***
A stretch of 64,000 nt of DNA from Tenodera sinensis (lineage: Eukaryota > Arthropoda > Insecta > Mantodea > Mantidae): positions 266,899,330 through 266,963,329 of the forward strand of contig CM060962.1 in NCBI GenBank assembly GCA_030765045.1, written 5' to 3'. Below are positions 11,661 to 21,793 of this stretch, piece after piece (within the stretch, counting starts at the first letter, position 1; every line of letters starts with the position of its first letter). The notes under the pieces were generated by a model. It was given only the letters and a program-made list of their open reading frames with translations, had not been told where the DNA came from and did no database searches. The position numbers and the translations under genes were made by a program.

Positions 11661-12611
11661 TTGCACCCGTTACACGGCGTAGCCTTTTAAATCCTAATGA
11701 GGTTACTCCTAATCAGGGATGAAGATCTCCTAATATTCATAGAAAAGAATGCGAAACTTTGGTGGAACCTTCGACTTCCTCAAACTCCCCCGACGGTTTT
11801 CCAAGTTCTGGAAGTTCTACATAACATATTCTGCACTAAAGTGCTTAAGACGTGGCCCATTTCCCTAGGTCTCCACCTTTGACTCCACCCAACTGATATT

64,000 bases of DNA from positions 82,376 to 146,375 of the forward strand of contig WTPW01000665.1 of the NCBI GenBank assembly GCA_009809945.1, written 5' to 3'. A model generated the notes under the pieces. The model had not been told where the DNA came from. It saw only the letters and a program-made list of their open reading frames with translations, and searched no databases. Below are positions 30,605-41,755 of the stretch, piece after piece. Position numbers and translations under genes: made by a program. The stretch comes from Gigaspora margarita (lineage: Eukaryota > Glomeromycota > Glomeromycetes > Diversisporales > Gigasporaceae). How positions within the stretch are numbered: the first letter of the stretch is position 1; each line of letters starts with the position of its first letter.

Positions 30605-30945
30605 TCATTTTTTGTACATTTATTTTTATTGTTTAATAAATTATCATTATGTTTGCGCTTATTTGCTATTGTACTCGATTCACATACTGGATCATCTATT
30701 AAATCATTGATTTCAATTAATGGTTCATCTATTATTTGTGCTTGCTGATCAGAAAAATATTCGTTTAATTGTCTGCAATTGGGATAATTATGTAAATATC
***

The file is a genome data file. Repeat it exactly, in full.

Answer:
A stretch of 64,000 nt of DNA from Tenodera sinensis (lineage: Eukaryota > Arthropoda > Insecta > Mantodea > Mantidae): positions 266,899,330 through 266,963,329 of the forward strand of contig CM060962.1 in NCBI GenBank assembly GCA_030765045.1, written 5' to 3'. Below are positions 11,661 to 21,793 of this stretch, piece after piece (within the stretch, counting starts at the first letter, position 1; every line of letters starts with the position of its first letter). The notes under the pieces were generated by a model. It was given only the letters and a program-made list of their open reading frames with translations, had not been told where the DNA came from and did no database searches. The position numbers and the translations under genes were made by a program.

Positions 11661-12611
11661 TTGCACCCGTTACACGGCGTAGCCTTTTAAATCCTAATGA
11701 GGTTACTCCTAATCAGGGATGAAGATCTCCTAATATTCATAGAAAAGAATGCGAAACTTTGGTGGAACCTTCGACTTCCTCAAACTCCCCCGACGGTTTT
11801 CCAAGTTCTGGAAGTTCTACATAACATATTCTGCACTAAAGTGCTTAAGACGTGGCCCATTTCCCTAGGTCTCCACCTTTGACTCCACCCAACTGATATT

64,000 bases of DNA from positions 82,376 to 146,375 of the forward strand of contig WTPW01000665.1 of the NCBI GenBank assembly GCA_009809945.1, written 5' to 3'. A model generated the notes under the pieces. The model had not been told where the DNA came from. It saw only the letters and a program-made list of their open reading frames with translations, and searched no databases. Below are positions 30,605-41,755 of the stretch, piece after piece. Position numbers and translations under genes: made by a program. The stretch comes from Gigaspora margarita (lineage: Eukaryota > Glomeromycota > Glomeromycetes > Diversisporales > Gigasporaceae). How positions within the stretch are numbered: the first letter of the stretch is position 1; each line of letters starts with the position of its first letter.

Positions 30605-30945
30605 TCATTTTTTGTACATTTATTTTTATTGTTTAATAAATTATCATTATGTTTGCGCTTATTTGCTATTGTACTCGATTCACATACTGGATCATCTATT
30701 AAATCATTGATTTCAATTAATGGTTCATCTATTATTTGTGCTTGCTGATCAGAAAAATATTCGTTTAATTGTCTGCAATTGGGATAATTATGTAAATATC